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HDIV 2.0: Security framework now integrates with Spring MVC and JSTL

by Ryan Slobojan on Sep 14, 2007 |

HDIV, an open-source web application security framework, recently released version 2.0. InfoQ spoke with HDIV project lead Roberto Velasco Sarasola to learn more about this release.

Sarasola described HDIV as a Java web application security framework which aims to prevent most of the common types of web application vulnerabilities, such as SQL injection, cross-site scripting, and parameter tampering. HDIV assumes that any remote HTTP client request can be an attack vector, and sets about validating that the request is not an attack of some sort - it is meant to address the gaps which exist in the validation strategies of existing frameworks:

Current web frameworks offer some validation functionalities but many times they are not enough to cover common validation needs. For example, if you have a link in your web application such as http://www.myhost.com/action1.do?account=56 to read information about the account number 56, how can you guarantee that a client doesn't update this value to be able to check someone else's account, for example account=40?

With standard security validators (more suitable for editable data validation), it's not possible to check that and you need to create custom validations. For example, including an account id at HttpSession or using user identity in the SQL executed in the database. This security problem, known as instance level security, it's very hard to solve because within a web application there are thousands of similar request that need to be validated.

Sarasola described the capabilities that HDIV provides to combat these sorts of vulnerabilities:

  • Data Integrity - HDIV guarantees that any server-generated, read-only data (e.g. hidden fields) are not edited on the client to avoid parameter tampering attacks
  • Editable Data Validation - HDIV analyzes all editable fields to remove cross-site scripting and SQL injection attacks
  • Data Confidentiality - HDIV makes non-editable data confidential by obfuscating parameter names and values, thus preventing internal data like column names or web directories from being exposed to the client
  • Detailed Attack Logging - HDIV logs information abut every attack it detects, providing information such as URL, username, IP address, and attack type

HDIV is integrated into a Java web application through the use of custom JSP tags which are substituted for the normal link and form tags. An HDIV web filter is then inserted into the application's web.xml, and validation is then automatically performed on all requests. In previous versions HDIV supported Struts 1.x and Struts 2.x, however this release now also supports Spring MVC 2.0 and JSTL. Support for these new frameworks was added by extending the Spring and JSTL tags themselves to add in the HDIV functionality - neither the core HDIV libraries nor the web filter required any changes to support them. Also, since Spring and Struts are both action-based frameworks, from HDIV's perspective they are very similar - Sarasola said the biggest challenge has been extending the framework tags themselves because extension points are poorly defined or nonexistent on the tags. He also expressed hope that framework developers would add well-defined extension points to tags to enable other framework developers to integrate with them more easily.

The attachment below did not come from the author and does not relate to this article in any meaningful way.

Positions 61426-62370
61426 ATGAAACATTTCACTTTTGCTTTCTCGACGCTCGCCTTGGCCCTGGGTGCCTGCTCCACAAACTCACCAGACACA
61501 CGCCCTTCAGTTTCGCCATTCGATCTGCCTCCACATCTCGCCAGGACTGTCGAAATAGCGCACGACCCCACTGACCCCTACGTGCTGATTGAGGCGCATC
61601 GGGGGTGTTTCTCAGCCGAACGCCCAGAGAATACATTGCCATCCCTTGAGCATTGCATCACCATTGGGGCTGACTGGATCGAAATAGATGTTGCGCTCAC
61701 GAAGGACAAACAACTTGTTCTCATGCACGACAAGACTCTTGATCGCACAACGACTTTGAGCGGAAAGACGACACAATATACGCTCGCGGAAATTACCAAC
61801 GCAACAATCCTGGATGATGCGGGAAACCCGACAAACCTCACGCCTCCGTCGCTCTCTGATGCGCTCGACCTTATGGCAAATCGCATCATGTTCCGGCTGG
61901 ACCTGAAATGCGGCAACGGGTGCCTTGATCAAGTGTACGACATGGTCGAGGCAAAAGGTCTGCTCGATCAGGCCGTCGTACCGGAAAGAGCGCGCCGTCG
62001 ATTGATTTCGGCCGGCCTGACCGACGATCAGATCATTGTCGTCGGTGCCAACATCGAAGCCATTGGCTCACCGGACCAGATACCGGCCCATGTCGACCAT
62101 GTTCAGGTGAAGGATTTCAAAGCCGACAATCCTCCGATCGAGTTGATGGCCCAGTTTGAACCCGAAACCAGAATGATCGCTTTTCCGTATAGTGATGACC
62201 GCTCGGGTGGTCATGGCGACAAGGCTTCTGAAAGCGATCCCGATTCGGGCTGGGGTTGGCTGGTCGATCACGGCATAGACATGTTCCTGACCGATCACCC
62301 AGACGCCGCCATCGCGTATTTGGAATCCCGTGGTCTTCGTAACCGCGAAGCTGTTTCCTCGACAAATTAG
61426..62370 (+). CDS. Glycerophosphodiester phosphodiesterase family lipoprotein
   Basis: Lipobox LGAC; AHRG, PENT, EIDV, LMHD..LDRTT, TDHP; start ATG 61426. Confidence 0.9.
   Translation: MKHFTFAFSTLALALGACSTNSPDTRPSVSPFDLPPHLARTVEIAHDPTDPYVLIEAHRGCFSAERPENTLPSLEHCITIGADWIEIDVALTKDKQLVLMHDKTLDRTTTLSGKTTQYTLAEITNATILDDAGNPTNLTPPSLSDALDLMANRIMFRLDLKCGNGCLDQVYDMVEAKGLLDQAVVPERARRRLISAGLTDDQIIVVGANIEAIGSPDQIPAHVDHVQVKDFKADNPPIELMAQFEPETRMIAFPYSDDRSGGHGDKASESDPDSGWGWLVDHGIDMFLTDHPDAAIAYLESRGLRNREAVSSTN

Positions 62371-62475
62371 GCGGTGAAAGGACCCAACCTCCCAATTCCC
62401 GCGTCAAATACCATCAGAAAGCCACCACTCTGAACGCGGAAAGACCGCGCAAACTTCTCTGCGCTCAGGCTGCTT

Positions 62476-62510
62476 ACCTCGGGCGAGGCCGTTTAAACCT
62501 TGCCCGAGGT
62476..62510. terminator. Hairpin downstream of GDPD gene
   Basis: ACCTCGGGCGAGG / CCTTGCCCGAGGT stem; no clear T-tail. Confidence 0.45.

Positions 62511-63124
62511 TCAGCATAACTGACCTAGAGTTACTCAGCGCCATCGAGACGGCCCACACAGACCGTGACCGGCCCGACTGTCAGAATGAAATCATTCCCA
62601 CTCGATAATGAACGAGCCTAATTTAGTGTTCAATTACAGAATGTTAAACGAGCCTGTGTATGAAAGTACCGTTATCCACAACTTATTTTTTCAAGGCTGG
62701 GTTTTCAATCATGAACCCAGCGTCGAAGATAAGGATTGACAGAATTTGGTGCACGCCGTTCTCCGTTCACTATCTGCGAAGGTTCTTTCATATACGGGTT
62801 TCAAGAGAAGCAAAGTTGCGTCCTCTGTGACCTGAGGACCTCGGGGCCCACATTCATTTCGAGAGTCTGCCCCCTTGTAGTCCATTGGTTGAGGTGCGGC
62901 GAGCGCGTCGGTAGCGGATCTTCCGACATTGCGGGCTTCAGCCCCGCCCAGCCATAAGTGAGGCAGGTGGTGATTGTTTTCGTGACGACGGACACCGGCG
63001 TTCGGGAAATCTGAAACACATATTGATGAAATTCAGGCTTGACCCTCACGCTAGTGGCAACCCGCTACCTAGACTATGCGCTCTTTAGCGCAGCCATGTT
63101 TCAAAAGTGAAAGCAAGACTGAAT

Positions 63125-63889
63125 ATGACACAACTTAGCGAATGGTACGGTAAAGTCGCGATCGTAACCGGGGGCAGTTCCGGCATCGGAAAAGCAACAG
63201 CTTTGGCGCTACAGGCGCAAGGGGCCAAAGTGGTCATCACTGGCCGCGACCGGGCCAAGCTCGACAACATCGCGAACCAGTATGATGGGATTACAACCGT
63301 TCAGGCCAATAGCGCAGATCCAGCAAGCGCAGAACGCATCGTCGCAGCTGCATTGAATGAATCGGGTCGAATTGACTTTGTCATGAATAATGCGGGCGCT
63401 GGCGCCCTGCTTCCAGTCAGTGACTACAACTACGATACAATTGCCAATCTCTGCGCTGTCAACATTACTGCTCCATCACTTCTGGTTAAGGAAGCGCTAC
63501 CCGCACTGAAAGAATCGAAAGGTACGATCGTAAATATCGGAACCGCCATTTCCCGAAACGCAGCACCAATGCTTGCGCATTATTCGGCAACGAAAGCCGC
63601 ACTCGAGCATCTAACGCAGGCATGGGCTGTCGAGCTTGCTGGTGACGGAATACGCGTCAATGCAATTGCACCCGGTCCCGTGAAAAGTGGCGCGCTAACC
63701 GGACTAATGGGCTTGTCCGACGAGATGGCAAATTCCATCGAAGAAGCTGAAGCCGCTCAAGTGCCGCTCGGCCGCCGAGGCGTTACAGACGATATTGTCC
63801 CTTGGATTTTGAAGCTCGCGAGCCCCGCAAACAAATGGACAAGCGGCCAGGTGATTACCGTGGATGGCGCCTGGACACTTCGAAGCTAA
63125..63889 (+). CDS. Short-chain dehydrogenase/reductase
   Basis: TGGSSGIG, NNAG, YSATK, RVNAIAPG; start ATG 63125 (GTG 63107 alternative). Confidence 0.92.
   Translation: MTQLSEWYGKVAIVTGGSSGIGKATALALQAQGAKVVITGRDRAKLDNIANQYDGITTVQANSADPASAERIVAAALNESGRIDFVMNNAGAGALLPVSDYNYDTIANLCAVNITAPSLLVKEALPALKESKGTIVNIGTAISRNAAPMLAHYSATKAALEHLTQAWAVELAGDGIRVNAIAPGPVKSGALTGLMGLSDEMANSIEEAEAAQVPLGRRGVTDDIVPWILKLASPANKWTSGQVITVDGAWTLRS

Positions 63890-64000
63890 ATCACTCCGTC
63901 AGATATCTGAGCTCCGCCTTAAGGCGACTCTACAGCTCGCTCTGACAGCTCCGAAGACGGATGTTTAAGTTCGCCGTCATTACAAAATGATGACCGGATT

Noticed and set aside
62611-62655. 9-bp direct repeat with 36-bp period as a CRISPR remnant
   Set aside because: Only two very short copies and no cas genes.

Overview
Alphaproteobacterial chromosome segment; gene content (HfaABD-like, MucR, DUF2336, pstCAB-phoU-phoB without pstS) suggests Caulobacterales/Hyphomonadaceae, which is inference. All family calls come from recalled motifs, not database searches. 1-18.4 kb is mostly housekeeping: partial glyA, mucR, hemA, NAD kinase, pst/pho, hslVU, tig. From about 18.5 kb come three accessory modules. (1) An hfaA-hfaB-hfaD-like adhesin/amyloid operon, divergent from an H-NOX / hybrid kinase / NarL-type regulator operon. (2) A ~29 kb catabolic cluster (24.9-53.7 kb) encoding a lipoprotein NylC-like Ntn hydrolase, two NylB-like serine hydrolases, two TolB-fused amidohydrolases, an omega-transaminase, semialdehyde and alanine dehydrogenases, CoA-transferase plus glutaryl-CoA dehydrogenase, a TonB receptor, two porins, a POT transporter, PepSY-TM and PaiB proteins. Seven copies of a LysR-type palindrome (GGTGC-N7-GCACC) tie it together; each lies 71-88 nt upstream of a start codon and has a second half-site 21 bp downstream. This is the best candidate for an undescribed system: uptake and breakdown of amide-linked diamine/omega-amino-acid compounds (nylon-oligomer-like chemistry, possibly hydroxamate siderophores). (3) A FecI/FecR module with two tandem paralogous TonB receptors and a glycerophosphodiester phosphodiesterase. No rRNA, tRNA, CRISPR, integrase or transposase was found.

Sarasola was also asked what the future held for HDIV, and he described a plan for webflow integration:

Currently HDIV supports three state management strategies. On the memory and hash strategies HDIV stores an object (state) at the server side for each possible request processed within a JSP (one of each link or form). From a scalability point of view it's interesting to limit the size of the server side cache. In the current release it's possible to define a maximum cache size but many times it's difficult to define an appropriate number because it depends on the application.

We thought about Webflow to solve this problem, because it provides a way to logically divide clients navigation. Thus, HDIV will use webflow listeners capabilities to decide when to delete objects from the cache.

Another interesting feature it's to add automatically the webflow execution key to each link or form using HDIV's custom tags. Now within Struts, Struts 2 and Spring MVC applications we have to add this id manually and we would like to automatize this task.

He also indicated that support for WebWork, Stripes and JSF are planned.

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